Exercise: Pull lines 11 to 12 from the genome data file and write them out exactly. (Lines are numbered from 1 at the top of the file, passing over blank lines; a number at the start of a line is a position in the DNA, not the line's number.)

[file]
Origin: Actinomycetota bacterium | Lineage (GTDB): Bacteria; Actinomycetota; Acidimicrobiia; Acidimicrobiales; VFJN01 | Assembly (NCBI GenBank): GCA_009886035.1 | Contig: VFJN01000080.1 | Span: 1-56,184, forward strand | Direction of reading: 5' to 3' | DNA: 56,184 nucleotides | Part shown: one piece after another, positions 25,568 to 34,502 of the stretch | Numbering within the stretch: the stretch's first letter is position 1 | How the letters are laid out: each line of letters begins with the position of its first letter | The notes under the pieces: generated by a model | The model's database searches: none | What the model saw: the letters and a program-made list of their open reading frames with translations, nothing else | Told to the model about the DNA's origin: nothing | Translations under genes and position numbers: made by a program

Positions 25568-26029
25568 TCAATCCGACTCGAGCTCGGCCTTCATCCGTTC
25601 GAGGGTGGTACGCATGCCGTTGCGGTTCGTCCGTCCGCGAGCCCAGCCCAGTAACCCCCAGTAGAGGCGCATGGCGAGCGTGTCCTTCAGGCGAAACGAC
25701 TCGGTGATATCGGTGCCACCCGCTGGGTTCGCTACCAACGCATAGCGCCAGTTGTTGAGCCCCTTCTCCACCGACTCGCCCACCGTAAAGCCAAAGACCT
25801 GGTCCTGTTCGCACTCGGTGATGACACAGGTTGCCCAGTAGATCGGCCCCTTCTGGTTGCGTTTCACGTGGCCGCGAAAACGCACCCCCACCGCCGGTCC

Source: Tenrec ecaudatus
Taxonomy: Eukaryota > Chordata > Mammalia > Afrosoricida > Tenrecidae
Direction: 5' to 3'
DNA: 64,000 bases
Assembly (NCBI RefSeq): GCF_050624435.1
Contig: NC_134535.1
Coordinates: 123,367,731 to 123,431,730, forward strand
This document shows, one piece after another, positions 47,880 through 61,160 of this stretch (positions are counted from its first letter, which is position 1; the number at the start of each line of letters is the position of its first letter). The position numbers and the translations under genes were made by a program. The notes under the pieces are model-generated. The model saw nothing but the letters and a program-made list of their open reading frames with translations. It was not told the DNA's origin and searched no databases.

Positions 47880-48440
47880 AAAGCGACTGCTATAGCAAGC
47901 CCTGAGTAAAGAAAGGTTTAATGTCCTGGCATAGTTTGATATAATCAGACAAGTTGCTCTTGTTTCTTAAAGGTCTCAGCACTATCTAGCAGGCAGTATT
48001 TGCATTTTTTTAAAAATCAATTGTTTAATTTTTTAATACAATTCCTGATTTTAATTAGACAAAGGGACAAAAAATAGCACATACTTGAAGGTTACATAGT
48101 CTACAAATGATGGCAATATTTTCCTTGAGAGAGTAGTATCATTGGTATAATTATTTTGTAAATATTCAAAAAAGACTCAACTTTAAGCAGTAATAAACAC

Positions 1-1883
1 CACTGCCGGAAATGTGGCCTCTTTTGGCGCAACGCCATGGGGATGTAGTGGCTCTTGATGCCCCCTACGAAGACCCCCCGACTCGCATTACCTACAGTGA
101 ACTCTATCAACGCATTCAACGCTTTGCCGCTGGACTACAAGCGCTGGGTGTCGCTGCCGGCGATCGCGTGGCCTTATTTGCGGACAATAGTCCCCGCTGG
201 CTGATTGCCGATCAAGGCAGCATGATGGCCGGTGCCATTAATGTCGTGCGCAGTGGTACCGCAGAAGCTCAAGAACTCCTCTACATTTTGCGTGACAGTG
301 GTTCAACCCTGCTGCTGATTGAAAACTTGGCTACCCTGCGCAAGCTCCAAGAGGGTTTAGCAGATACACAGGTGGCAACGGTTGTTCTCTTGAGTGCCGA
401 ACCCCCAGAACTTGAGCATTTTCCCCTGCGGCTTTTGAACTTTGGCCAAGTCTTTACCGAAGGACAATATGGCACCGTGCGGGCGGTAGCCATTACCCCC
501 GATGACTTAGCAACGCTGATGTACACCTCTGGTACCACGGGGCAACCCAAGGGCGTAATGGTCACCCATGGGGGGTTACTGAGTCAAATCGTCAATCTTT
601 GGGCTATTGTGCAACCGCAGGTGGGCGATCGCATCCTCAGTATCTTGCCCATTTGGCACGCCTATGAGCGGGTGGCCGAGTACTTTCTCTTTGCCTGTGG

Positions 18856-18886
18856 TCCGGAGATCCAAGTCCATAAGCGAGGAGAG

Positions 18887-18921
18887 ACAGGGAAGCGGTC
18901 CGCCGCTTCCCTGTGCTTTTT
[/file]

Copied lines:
Assembly (NCBI RefSeq): GCF_050624435.1
Contig: NC_134535.1